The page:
Ojuolape: Prof. Osotimehin Lived for Global Empowerment of Adolescents


On 4th June 2017, Nigeria and the global community lost a gem. Professor Babatunde Osotimehin passed away in New York while on active duty. He was 68 years old. His time in public service, first as a Professor of Clinical Pathology at the University of Ibadan, Director General of the National Agency for Control of AIDS (NACA), and Minister for Health were marked by spectacular achievements. Prof. Osotimehin went on to distinguish himself on the international scene as he served as Director of the United Nations Population Fund (UNFPA) and as UN Under-Secretary General for six and half years until his death. He was known variously as a health practitioner, academic, humanitarian, teacher, administrator and astute manager. He was also a fine diplomat, with unrivalled erudition and panache. On the one year anniversary of his passing, his long-serving aide, protégé, and present UNFPA Resident Representative in Ghana, Mr. Niyi Ojuolape, shared some insights with Abimbola Akosile on the life and times of the late Babatunde Osotimehin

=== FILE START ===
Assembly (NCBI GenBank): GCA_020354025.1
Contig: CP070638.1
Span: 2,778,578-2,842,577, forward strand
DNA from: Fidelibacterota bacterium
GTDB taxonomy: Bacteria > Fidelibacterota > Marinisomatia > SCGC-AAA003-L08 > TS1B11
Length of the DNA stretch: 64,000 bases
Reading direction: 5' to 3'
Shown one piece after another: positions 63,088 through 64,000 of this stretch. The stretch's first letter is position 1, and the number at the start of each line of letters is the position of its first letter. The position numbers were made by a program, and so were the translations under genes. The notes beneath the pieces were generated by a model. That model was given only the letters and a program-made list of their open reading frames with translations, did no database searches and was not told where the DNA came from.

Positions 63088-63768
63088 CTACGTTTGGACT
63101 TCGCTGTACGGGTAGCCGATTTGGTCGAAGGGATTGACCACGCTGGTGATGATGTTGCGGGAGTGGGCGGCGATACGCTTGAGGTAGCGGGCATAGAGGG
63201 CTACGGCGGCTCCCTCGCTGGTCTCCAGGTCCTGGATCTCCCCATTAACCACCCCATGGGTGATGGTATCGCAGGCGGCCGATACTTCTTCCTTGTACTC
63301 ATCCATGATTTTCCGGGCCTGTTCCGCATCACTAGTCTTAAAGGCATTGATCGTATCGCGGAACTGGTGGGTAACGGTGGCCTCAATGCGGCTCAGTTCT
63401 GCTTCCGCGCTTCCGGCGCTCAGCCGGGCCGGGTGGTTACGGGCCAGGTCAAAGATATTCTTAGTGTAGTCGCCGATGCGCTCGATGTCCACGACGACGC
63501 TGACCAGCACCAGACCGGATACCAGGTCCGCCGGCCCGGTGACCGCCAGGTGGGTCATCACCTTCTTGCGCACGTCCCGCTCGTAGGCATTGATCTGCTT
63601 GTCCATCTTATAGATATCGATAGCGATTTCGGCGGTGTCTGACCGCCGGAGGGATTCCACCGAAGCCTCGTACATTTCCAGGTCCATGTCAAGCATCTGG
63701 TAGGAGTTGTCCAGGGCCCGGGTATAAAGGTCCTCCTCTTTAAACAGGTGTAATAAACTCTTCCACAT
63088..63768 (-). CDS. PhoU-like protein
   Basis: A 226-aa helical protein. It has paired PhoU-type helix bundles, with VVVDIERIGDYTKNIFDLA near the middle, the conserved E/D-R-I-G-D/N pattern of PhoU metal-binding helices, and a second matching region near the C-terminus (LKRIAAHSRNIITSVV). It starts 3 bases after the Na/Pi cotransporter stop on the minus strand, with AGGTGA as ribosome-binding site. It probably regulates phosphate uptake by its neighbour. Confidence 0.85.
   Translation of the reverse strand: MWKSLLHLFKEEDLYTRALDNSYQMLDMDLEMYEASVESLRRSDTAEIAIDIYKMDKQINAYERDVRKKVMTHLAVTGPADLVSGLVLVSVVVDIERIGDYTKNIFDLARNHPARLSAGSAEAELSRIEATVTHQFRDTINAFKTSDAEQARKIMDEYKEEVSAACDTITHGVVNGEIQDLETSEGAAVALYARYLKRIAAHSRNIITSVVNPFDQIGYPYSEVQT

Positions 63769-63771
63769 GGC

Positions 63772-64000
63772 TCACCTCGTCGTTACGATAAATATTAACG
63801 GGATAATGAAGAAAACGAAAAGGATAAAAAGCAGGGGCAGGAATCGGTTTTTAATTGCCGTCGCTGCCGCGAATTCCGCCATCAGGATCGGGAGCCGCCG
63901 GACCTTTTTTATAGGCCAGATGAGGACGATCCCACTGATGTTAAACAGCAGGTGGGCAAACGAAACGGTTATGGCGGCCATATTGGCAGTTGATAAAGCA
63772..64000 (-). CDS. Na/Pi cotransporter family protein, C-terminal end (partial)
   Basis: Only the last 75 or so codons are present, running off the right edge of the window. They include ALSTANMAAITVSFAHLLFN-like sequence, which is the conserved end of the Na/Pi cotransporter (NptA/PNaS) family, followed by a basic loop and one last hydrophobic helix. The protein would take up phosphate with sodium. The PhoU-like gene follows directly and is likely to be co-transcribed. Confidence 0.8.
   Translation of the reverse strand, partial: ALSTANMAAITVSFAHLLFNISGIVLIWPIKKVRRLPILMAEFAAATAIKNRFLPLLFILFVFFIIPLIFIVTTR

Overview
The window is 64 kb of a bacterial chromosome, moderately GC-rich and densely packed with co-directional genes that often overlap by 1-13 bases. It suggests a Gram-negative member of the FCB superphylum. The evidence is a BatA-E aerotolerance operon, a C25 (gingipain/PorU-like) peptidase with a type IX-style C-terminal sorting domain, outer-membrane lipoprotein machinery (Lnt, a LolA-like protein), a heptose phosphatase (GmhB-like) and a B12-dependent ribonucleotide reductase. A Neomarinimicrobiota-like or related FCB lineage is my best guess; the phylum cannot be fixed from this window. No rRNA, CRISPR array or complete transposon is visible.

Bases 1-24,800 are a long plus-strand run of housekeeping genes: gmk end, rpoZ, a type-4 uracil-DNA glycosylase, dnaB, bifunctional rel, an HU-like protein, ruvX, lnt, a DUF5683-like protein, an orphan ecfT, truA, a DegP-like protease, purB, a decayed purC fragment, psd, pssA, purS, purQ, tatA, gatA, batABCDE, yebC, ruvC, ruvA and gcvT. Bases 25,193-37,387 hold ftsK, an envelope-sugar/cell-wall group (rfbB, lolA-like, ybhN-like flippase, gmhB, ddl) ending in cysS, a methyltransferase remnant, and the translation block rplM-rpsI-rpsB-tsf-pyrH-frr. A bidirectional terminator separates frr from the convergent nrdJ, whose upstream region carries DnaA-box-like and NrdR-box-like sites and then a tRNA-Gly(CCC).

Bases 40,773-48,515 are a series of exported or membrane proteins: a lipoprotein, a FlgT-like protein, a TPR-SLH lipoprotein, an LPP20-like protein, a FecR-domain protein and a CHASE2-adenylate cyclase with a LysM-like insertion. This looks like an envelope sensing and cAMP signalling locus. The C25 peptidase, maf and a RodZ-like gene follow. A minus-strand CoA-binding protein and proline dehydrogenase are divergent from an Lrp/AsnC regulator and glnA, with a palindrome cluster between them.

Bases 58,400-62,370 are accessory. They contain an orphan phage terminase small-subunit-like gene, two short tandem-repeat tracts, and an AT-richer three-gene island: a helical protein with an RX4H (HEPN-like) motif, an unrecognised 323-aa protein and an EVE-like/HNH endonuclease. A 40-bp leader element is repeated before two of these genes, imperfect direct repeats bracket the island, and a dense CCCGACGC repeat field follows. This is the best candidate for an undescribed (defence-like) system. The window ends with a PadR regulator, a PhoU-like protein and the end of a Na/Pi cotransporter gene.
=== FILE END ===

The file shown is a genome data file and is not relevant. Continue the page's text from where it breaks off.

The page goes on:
How would you describe Prof. Osotimehin?

Where to start and how to answer this question is not easy. Prof. Osotimehin was so many things. He was a man I knew very closely. To his students, Prof was an outstanding teacher; loved deeply for his erudition. He was highly articulate and had a fantastic sense of style. I still meet some of his students today and they recount how much he cared about young people. For those of us who were with him at NACA, most of the staff there would remember him as a good administrator. He had wonderful man-management skills. He always tried to galvanise people and resources to reach optimal performance for the organisation. As a person, he was very passionate about the adolescent girl, and how the society can help to put this demography on the right path. In UNFPA, he drew our attention towards “bearing in mind the implications of the society on the 10-year old” in the work we do; in the sense that if we do so, it would have far-reaching implications on defining what the organisation stands for. I can also tell you he was a very loving father and husband, and at the inter-personal level, it is difficult to have encountered him without leaving with a positive impression. For some of us who were lucky to be his protégés (and we are quite many), he was an exceptionally fantastic mentor.